Yves Saint Laurent designed the Mondrian collection in 1965. The collection was a homage to the work of several modernistic artists. Part of this collection were six cocktail dresses that were inspired by the paintings of Piet Mondrian. The convergence of fashion and art in the Mondrian dresses is significant. Whilst reflecting the fashionable Western silhouette, the designs also reflect the significance of the work of artists like Mondrian during the sixties. The Mondrian collection was widely published in many fashion magazines, with one dress featuring on the cover of Vogue in 1965. Mondrian style dresses became very popular, with many mass manufacturers producing copies of the designs for lower prices, which were then widely circulated.
This is the photo I am most interested in researching because it brings together a series of topics I am interested in: the blurred line between art vs. fashion, the difference between inspiration vs. imitation, and the progression of couture. The dresses look very minimal, but the technique was complex and required precision cutting and work-intensive haute couture techniques to achieve successfully. I think this photo is very captivating because the simplicity of the painting is reflected in the model’s poses and expressions. Also the models are posing right next to the source of inspiration, drawing into question whether there is a separation between art and fashion.
Yves Saint Laurent launched his namesake couture label in 1961 in Paris. In 1966, his couture collection featured a style that divided fashion critics: a black tailored tuxedo with a satin side stripe, worn with a white ruffled shirt. He called the look ‘Le Smoking’. In 1975, fashion photographer Helmut Newton shot the look down a dimly lit cobbled street in Paris on a model holding a cigarette with slicked-back hair and dramatic make-up. It was the first time that any couturier had presented trousers as an option for evening wear. The campaign for the look often featured androgynous models in the three-piece suit, taking on the power roles generally associated with men.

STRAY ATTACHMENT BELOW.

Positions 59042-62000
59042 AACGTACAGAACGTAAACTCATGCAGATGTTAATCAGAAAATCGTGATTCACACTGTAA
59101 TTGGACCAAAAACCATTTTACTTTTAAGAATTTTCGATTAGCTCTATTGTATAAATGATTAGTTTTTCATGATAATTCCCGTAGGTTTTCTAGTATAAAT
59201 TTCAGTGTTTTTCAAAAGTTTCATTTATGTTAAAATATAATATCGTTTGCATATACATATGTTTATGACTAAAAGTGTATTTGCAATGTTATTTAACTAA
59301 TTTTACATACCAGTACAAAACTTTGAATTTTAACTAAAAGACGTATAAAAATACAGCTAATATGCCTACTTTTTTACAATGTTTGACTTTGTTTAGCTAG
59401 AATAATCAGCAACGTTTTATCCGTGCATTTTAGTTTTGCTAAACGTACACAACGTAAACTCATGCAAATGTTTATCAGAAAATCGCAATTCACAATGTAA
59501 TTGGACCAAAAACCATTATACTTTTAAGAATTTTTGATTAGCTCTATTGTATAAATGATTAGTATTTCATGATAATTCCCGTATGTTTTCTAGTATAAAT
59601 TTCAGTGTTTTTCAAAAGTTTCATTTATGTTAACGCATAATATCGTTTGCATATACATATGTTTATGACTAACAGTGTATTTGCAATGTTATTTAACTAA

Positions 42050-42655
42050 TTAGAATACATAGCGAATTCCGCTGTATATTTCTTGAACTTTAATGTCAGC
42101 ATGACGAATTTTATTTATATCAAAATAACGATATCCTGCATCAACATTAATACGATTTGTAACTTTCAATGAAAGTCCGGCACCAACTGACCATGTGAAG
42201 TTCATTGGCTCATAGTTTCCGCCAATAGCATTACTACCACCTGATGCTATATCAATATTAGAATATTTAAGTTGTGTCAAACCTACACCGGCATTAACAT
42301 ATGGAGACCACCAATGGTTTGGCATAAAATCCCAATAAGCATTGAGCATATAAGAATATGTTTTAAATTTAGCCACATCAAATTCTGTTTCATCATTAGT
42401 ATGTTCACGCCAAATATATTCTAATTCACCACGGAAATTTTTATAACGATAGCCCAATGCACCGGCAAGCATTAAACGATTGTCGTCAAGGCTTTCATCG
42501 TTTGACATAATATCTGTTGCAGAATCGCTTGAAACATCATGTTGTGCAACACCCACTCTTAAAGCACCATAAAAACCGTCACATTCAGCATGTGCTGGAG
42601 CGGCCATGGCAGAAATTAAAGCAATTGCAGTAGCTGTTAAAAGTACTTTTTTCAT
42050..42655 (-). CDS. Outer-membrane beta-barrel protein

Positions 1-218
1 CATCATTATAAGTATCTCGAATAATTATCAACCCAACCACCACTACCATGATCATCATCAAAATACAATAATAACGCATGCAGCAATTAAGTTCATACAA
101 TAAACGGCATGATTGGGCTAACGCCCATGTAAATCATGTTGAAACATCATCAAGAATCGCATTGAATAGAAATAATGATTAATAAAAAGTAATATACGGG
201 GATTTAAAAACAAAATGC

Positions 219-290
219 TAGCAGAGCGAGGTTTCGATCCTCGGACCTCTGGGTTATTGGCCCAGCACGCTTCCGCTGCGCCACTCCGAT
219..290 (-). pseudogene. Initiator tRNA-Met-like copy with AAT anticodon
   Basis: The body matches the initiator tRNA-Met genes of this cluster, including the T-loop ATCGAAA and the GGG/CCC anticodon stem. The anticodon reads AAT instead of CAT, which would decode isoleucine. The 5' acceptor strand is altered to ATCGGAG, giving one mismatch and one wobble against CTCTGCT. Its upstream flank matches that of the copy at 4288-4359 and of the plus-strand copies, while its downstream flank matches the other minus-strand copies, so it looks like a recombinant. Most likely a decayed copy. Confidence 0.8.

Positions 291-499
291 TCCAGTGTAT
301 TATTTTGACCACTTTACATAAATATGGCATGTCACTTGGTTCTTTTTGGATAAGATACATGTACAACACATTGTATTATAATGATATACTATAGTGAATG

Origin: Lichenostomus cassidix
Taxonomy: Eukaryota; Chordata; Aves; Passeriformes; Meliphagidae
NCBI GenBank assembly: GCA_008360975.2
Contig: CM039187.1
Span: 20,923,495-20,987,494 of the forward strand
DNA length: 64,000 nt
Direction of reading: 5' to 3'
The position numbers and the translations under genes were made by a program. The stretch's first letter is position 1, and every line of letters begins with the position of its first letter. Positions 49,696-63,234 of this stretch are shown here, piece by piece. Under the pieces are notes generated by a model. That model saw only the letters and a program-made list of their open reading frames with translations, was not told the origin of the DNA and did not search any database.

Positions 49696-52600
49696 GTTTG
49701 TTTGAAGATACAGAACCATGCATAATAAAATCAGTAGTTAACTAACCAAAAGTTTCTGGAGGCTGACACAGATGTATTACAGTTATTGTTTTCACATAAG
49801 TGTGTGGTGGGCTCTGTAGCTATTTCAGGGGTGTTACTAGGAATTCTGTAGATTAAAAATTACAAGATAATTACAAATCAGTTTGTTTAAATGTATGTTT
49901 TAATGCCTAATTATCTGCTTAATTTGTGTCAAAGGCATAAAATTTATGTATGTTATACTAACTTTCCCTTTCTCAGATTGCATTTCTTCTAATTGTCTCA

This look is iconic because it marked an era where women were depicted in strong roles, having more freedom and power than before. The late 1960s and 1970s marked an era of of change in the empowered women, and with YSL giving them the option to wear clothes that were normally worn by men with influence and power, this look was shifting the fashion realm. Le Smoking marked a shift in attitude towards gender differentiation and has remained timeless since. This photo is also very interesting because in the campaign, both women have a sense of control and the mood is very dramatic and sexy.
Venturing out in 1950, Pierre Cardin started his own atelier. Cardin understood construction, partially due to his adeptness at mathematics, geometry and artistry. Cardin’s embrace of science and technology, together with the notion of progress was expressed in his Space Age Collection, with futuristic silhouettes and a growing interest in man-made textiles. He was the first to make his designs more accessible, bringing in mass production and marketing to a whole new level.
Pierre Cardin and his label really shifted the way couture houses worked and opened it up more to the public. I found his use of materials interesting and how his work also reflected the era he was designing in. At that point, the U.S and Soviet Union began the space race and there was a large focus on what the future looked like, and this is reflected in Cardin’s Space Age looks, with shiny metals and straight silhouettes. His nod towards the future looked like just stepping off a space ship.